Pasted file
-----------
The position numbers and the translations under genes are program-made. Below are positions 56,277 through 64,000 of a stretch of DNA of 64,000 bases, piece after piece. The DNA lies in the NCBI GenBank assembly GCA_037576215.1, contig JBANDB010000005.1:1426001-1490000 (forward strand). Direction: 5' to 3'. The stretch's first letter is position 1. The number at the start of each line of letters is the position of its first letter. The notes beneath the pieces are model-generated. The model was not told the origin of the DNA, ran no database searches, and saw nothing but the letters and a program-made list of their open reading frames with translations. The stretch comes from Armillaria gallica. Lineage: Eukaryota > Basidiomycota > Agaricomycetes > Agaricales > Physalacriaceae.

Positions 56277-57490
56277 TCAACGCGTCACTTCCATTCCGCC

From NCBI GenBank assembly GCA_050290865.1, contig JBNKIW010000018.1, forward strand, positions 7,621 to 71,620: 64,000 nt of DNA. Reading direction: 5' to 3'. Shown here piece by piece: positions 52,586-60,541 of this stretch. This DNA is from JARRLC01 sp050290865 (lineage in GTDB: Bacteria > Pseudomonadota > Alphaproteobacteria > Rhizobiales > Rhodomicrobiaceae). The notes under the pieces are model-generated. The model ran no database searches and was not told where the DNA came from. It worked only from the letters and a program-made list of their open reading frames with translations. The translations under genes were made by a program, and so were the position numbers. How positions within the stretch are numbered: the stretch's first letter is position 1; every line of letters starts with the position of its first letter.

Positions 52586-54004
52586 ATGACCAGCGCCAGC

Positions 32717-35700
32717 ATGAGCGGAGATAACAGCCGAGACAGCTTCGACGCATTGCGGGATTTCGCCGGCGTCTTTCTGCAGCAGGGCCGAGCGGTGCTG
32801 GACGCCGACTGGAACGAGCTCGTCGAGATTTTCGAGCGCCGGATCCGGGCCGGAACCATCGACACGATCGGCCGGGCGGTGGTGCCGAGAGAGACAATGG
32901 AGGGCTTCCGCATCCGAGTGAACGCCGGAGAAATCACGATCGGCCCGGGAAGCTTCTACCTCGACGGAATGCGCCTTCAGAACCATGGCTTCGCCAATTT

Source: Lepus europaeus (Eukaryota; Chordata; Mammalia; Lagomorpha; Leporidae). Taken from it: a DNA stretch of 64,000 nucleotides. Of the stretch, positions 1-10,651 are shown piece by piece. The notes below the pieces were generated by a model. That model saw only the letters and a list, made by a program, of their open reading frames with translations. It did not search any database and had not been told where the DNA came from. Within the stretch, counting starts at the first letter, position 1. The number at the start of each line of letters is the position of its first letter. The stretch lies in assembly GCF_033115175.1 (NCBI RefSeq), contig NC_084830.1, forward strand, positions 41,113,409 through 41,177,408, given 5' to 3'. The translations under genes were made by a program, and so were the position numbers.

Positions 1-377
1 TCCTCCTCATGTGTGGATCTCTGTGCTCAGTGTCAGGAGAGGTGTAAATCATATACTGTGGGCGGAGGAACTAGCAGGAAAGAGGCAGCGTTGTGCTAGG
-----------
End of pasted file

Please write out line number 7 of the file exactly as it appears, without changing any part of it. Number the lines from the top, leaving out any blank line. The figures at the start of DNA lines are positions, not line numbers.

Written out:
Positions 32717-35700